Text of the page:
🌹2006 Alum has a Rosy Career as a Chief Development Officer for a Beloved National Landmark
Dedan Brozino '06 is chief development officer for the Rose Bowl Stadium. And on New Year's Day, he’ll be at the “granddaddy of them all.”
On January 1, millions of Americans will celebrate the New Year with pork, sauerkraut, and a favorite football tradition—the Rose Bowl. Dedan Brozino ’06 won’t just be watching the granddaddy of all college football games. He’ll be working at the storied Rose Bowl Stadium, taking in the sights, sounds, and spectacle of it all.
The sport management major serves as chief development officer for the stadium. He works to raise philanthropic funds to protect, preserve, and enhance the nearly 100-year-old landmark. And the position comes with its fair share of perks.
“Unfortunately, I have to ‘work’ every major event that we have: from the Rolling Stones next year to Ed Sheeran this past year to every football game that we have. I’m very fortunate that I get to go to all of those events because they are larger than life.”
During the big game between the Washington Huskies and Ohio State Buckeyes, Brozino will bounce around the stadium, visiting with various people. But he always finds a quiet spot to pause for a few minutes and take everything in—particularly during the B2 Bomber flyover.
“The way the stadium is situated in a special location, it’s surrounded by the San Gabriel Mountains,” he says. “You can see this bomber coming in from miles out. When it gets to the stadium, it dips down. And you almost feel like you can touch it. It’s such a piece of Americana and gives you such pride as a new year begins.”
More than 100 million people have visited the Rose Bowl since it was built in 1922. They all have their own stories to share and Brozino says his role is to tap into that love. He’s currently working on a $40 million campaign to raise money for the stadium’s centennial birthday.
“We’re very fortunate because the Rose Bowl Stadium doesn’t have an alumni base. We’re not a church, we’re not a hospital, we’re not a university—yet, we are a chapel to so many. So it’s very unique. You really have to find those different [areas] where people care about it.”
Brozino has found loyal supporters in football fans and celebrities alike. On just his second day on the job, the stadium hosted its first ever country music show—a Kenny Chesney concert.
“Kenny Chesney had a deep, deep love for the Rose Bowl,” Brozino says. “He has a quote out there that says, ‘there are some places that still seem unreachable as a performer and the Rose Bowl is one of them.’”
At the time, the stadium was in the midst of a project to name its broadcast center after legendary broadcaster Keith Jackson. Knowing that Chesney was a lifelong college football fan, Brozino and the staff decided to introduce him to Jackson.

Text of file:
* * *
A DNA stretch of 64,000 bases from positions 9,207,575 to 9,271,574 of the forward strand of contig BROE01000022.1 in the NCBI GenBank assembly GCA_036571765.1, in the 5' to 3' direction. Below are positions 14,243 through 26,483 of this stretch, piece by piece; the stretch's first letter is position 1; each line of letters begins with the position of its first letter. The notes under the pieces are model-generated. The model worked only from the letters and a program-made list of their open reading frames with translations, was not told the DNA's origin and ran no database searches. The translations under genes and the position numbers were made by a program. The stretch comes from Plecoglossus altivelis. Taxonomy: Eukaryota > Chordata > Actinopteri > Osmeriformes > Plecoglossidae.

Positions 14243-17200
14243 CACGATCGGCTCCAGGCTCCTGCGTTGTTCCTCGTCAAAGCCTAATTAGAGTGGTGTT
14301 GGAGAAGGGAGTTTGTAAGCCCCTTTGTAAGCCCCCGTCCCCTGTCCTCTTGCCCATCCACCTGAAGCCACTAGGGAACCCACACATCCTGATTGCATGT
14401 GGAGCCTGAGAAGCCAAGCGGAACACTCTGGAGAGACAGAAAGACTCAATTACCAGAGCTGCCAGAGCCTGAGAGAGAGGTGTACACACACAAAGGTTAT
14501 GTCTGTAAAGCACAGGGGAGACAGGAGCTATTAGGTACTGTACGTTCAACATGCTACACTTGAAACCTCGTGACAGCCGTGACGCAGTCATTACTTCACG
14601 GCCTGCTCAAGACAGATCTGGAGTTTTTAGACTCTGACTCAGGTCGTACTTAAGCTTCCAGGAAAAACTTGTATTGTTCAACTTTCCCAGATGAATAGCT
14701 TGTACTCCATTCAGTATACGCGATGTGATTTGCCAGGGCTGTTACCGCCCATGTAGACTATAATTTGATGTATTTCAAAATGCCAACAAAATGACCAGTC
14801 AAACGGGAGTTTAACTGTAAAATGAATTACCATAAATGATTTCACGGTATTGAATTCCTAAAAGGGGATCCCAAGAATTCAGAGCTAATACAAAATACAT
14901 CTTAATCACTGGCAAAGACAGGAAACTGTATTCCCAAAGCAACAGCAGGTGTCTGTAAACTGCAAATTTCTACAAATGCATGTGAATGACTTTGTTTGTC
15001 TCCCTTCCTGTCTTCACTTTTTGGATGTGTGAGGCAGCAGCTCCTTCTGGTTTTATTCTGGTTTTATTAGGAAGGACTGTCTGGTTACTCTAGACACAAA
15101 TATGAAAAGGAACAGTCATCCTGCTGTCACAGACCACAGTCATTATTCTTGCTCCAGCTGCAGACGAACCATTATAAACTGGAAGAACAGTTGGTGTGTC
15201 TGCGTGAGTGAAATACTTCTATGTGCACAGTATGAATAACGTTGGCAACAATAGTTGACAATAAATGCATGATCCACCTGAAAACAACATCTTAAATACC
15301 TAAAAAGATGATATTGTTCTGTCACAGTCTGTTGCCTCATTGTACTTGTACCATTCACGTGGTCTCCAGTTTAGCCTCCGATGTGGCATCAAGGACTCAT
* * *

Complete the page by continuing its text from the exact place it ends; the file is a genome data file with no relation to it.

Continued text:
“We brought Keith out into Kenny’s green room and Kenny hugged him like it was a kid meeting Santa Claus for the first time.”
Brozino spent the next three hours on Chesney’s tour bus listening to him and Jackson trade stories. A week after the show, Chesney sent the staff a text message asking about the broadcast center and how he could help. Within days, the country superstar sent a check to close out the fundraising campaign and ended up becoming the lead donor.
“For him, hearing Keith Jackson’s voice, that’s what he grew up with. Supporting that and naming [the broadcast center] for Keith was his way of protecting this venue. It brings this childlike nature to the stadium because everybody has a story.”
Brozino grew up in Lehighton, Pennsylvania and chose DeSales because it aligned with his family’s religious and educational values. He credits the University with teaching him the fundamentals of sport management, how to write well, and, perhaps most importantly, with making him a relationship-driven professional.
“I’m not at my desk from 8 to 5 every day. I’m out and about, talking to people. It’s a relationship business. I don’t know that I would have had the courage or the knowledge to do that if it wasn’t for the course curriculum at DeSales. I’ve always felt confident since I got that degree.”
Brozino married Danielle Jenson, a fellow DeSales alum, and moved out west to get his master’s in sport management at Long Beach State University. He spent about a decade working in the athletic department at Long Beach State and its senior executive team, before landing at the Rose Bowl—a National Historic Landmark and a California Historic Civil Engineering landmark.
He loves the fact that each day on the job is different and that he gets to build relationships and share in the love and admiration that people have for the iconic stadium.
“The biggest thing about my job is that the Rose Bowl is bigger than any of us,” he says. “In today’s sports entertainment world, venues don’t really last that long. They last 20 to 30 years. It’s nice being able to protect and enhance a brand that’s bigger than I’ll personally ever be. It is something special.” 🌹